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LSL shells out £1.5m to acquire Home of Choice

Appointed representatives of Home of Choice breathed a collective sigh of relief on Friday evening after LSL Property Services confirmed it has bought the assets of the network for £1.5m.

ARs have been told they will be paid all commission owed to them if they sign new contracts to switch their Financial Services Authority authorisation.

The network has yet to clarify what the situation is for ARs who choose not to sign the contract.

Home of Choice hosted a number of roadshows last week at which directors told ARs it had been seeking a buyer for over five months.
Gerry O’Brien, chief executive officer of the network, says: “LSL is a financially secure parent and its strong balance sheet gives us the investment necessary to grow the business.

“My fellow directors and I set out five years ago on a journey to build the number one business network for advisers.”
O’Brien says the feedback he has received from the network’s ARs has been positive.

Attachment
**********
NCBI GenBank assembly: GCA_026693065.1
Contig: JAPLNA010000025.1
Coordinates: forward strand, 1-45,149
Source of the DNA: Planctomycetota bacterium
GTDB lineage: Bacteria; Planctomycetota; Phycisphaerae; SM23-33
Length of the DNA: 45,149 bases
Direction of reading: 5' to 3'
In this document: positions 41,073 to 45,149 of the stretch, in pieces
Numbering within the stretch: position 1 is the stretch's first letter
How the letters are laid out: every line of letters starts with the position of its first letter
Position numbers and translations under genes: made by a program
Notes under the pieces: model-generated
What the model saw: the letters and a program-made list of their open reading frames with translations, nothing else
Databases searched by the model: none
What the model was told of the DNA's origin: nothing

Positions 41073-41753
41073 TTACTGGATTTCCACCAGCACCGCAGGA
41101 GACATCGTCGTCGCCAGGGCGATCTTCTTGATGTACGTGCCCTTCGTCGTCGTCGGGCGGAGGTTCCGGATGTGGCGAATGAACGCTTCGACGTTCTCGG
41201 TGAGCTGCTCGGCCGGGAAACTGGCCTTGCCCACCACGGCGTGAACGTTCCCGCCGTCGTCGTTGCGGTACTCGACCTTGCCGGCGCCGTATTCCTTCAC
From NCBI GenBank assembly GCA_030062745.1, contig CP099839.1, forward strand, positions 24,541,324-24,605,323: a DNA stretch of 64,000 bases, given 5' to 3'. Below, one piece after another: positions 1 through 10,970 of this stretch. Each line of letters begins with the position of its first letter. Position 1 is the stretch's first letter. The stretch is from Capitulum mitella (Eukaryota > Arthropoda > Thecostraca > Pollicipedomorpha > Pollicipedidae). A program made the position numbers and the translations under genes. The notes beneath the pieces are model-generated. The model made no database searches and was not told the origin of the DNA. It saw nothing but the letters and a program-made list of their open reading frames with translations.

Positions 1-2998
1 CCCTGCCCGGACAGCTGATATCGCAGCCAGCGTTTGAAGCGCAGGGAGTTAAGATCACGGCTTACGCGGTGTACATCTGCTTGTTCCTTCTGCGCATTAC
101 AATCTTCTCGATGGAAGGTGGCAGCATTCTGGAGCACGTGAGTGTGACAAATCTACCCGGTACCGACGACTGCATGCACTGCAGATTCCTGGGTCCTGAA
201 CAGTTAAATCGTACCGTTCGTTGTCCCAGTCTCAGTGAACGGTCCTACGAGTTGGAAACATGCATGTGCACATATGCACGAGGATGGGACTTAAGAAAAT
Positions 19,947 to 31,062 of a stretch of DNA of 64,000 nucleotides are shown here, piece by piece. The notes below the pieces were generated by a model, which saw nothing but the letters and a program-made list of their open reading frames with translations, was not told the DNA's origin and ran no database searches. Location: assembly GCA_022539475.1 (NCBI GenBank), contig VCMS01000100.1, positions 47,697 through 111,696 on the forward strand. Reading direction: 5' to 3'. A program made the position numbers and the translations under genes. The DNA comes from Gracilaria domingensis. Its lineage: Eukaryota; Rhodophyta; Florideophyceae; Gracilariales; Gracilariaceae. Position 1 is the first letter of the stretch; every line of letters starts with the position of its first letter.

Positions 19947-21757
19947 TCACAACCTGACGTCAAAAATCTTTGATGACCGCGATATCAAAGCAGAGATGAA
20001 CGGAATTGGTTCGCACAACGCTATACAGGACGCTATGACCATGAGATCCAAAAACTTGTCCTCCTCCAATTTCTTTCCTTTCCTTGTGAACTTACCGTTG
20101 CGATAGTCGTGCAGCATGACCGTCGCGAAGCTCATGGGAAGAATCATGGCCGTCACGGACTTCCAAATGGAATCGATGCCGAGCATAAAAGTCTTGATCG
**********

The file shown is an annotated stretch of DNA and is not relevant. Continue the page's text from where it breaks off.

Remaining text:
He adds: “Like me, they are excited about the opportunities afforded by a new parent to continue developing a robust network.”

Simon Embley, chief executive officer of LSL Property Services, says: “Home of Choice is an acknowledged leader in its field and I look forward to working in partnership to build on its solid foundations.

“Strategically, this acquisition will strengthen our relationships with key lending clients, thereby providing a significant opportunity to leverage our financial services assets across the group.”

He adds: “This acquisition makes us one of the leading mortgage distributers in the UK.”

LSL is the parent company of Your Move, Reeds Rains, Intercounty and Linear Financial Solutions, currently an AR of Openwork.
It also owns the UK’s second largest estate agency network, having recently acquired Halifax’s estate agency operation. LSL reported pre-tax profits of £28.3m for 2009.

But Tony Murtagh, managing director of The Money Group, has been angered by the deal and alleges that the network’s decision to favour LSL’s bid over his was wrong.

He says: “My offer did not protect the board but it was good for the creditors. I want to know in what way the LSL bid was the best deal for the creditors of Home of Choice.”

Murtagh has called on the board to explain why his bid was rejected.

He adds: “If I can see the minutes of the board meeting which explain why my bid was not as good as LSL’s, fair enough.”

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